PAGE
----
Trickles: A Stateless Network Stack for Improved Scalability, Resilience, and Flexibility

Abstract

Traditional operating system interfaces and network protocol implementations force system state to be kept on both sides of a connection. Such state ties the connection to an endpoint, impedes transparent failover, permits denial-of-service attacks, and limits scalability. This paper introduces a novel TCP-like transport protocol and a new interface to replace sockets that together enable all state to be kept on one endpoint, allowing the other endpoint, typically the server, to operate without any per-connection state. Called Trickles, this approach enables servers to scale well with increasing numbers of clients, consume fewer resources, and better resist denial-of-service attacks. Measurements on a full implementation in Linux indicate that Trickles achieves performance comparable to TCP/IP, interacts well with other flows, and scales well. Trickles also enables qualitatively different kinds of networked services. Services can be geographically replicated and contacted through an anycast primitive for improved availability and performance. Widely-deployed practices that currently have client-observable side effects, such as periodic server reboots, connection redirection, and failover, can be made transparent, and perform well, under Trickles. The protocol is secure against tampering and replay attacks, and the client interface is backwards-compatible, requiring no changes to sockets-based client applications.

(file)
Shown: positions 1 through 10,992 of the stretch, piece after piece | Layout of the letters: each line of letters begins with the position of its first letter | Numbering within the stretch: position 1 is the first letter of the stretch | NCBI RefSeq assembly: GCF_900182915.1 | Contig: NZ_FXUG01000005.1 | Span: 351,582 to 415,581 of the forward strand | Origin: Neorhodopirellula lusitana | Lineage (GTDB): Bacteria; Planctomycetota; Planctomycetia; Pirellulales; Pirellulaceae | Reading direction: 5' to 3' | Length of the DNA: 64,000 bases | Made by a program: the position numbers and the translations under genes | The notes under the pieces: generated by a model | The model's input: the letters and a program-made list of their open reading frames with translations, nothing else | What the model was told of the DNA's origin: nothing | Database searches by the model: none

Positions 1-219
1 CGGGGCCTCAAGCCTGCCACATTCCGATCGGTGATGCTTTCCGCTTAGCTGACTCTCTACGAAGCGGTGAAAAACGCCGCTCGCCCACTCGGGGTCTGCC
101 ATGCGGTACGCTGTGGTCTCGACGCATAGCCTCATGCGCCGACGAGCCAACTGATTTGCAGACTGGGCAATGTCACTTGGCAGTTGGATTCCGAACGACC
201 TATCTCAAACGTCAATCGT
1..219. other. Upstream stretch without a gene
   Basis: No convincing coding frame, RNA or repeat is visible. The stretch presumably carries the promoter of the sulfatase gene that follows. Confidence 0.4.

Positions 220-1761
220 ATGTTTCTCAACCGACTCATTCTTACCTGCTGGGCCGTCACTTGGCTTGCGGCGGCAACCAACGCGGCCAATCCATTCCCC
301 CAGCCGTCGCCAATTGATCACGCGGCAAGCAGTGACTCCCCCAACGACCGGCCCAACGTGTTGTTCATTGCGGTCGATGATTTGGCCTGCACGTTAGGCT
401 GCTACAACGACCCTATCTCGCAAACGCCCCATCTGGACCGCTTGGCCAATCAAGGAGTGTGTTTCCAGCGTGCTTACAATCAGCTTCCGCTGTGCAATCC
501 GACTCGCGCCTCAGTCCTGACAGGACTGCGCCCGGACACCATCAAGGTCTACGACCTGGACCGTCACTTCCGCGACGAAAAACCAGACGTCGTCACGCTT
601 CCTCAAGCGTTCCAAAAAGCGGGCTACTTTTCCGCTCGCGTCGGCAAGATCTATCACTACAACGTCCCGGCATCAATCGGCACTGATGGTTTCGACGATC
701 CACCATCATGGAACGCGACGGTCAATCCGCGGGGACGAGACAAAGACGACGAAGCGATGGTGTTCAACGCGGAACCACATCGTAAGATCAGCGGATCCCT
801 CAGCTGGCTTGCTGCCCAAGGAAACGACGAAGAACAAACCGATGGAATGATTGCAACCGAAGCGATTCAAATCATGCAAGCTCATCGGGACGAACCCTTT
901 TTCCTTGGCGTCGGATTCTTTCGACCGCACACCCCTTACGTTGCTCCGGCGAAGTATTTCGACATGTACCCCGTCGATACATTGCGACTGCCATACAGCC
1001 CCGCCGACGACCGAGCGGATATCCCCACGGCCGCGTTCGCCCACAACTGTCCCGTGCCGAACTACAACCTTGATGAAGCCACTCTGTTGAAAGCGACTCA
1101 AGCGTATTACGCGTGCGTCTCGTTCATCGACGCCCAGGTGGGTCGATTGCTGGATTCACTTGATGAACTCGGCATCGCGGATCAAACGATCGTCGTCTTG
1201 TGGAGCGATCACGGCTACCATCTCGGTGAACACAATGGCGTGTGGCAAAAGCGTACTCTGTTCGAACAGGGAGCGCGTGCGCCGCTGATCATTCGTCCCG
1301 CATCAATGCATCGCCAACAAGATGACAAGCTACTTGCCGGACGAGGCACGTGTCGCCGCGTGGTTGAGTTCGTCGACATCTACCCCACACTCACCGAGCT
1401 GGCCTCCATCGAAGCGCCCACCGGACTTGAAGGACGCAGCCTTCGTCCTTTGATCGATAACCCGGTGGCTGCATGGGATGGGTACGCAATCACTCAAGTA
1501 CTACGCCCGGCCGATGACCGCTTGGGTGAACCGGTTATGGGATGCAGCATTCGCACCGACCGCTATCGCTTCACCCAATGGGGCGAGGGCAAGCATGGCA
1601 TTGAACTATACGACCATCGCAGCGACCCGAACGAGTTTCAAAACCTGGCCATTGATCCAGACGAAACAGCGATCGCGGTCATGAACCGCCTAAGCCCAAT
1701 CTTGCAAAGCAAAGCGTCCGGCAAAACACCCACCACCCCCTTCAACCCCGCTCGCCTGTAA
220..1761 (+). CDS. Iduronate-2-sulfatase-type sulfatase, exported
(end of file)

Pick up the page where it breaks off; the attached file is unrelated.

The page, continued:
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@inproceedings{Shieh2005TricklesAS, title={Trickles: A Stateless Network Stack for Improved Scalability, Resilience, and Flexibility}, author={Alan Shieh and Andrew C. Myers and Emin G{\"{u}n Sirer}, booktitle={NSDI}, year={2005} }